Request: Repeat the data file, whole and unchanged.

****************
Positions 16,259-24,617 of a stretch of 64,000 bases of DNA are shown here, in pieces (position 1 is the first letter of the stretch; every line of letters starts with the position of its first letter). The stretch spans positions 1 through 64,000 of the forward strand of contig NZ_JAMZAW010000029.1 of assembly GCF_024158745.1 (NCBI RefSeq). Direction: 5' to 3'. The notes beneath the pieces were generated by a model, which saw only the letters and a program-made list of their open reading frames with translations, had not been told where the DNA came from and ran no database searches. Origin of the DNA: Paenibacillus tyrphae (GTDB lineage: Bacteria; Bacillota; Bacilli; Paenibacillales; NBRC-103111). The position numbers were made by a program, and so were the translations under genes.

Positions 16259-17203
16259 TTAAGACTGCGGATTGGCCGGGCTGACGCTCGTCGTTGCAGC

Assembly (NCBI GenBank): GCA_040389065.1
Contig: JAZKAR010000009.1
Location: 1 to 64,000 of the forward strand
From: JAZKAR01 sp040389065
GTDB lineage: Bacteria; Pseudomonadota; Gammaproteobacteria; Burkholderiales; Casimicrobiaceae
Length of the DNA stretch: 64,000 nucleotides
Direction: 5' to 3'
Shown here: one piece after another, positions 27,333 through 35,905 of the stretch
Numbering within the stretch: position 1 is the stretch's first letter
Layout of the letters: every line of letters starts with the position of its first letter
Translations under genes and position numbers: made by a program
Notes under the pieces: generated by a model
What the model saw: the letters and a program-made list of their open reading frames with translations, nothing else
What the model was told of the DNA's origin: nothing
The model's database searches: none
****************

Positions 16,259-24,617 of a stretch of 64,000 bases of DNA are shown here, in pieces (position 1 is the first letter of the stretch; every line of letters starts with the position of its first letter). The stretch spans positions 1 through 64,000 of the forward strand of contig NZ_JAMZAW010000029.1 of assembly GCF_024158745.1 (NCBI RefSeq). Direction: 5' to 3'. The notes beneath the pieces were generated by a model, which saw only the letters and a program-made list of their open reading frames with translations, had not been told where the DNA came from and ran no database searches. Origin of the DNA: Paenibacillus tyrphae (GTDB lineage: Bacteria; Bacillota; Bacilli; Paenibacillales; NBRC-103111). The position numbers were made by a program, and so were the translations under genes.

Positions 16259-17203
16259 TTAAGACTGCGGATTGGCCGGGCTGACGCTCGTCGTTGCAGC

Assembly (NCBI GenBank): GCA_040389065.1
Contig: JAZKAR010000009.1
Location: 1 to 64,000 of the forward strand
From: JAZKAR01 sp040389065
GTDB lineage: Bacteria; Pseudomonadota; Gammaproteobacteria; Burkholderiales; Casimicrobiaceae
Length of the DNA stretch: 64,000 nucleotides
Direction: 5' to 3'
Shown here: one piece after another, positions 27,333 through 35,905 of the stretch
Numbering within the stretch: position 1 is the stretch's first letter
Layout of the letters: every line of letters starts with the position of its first letter
Translations under genes and position numbers: made by a program
Notes under the pieces: generated by a model
What the model saw: the letters and a program-made list of their open reading frames with translations, nothing else
What the model was told of the DNA's origin: nothing
The model's database searches: none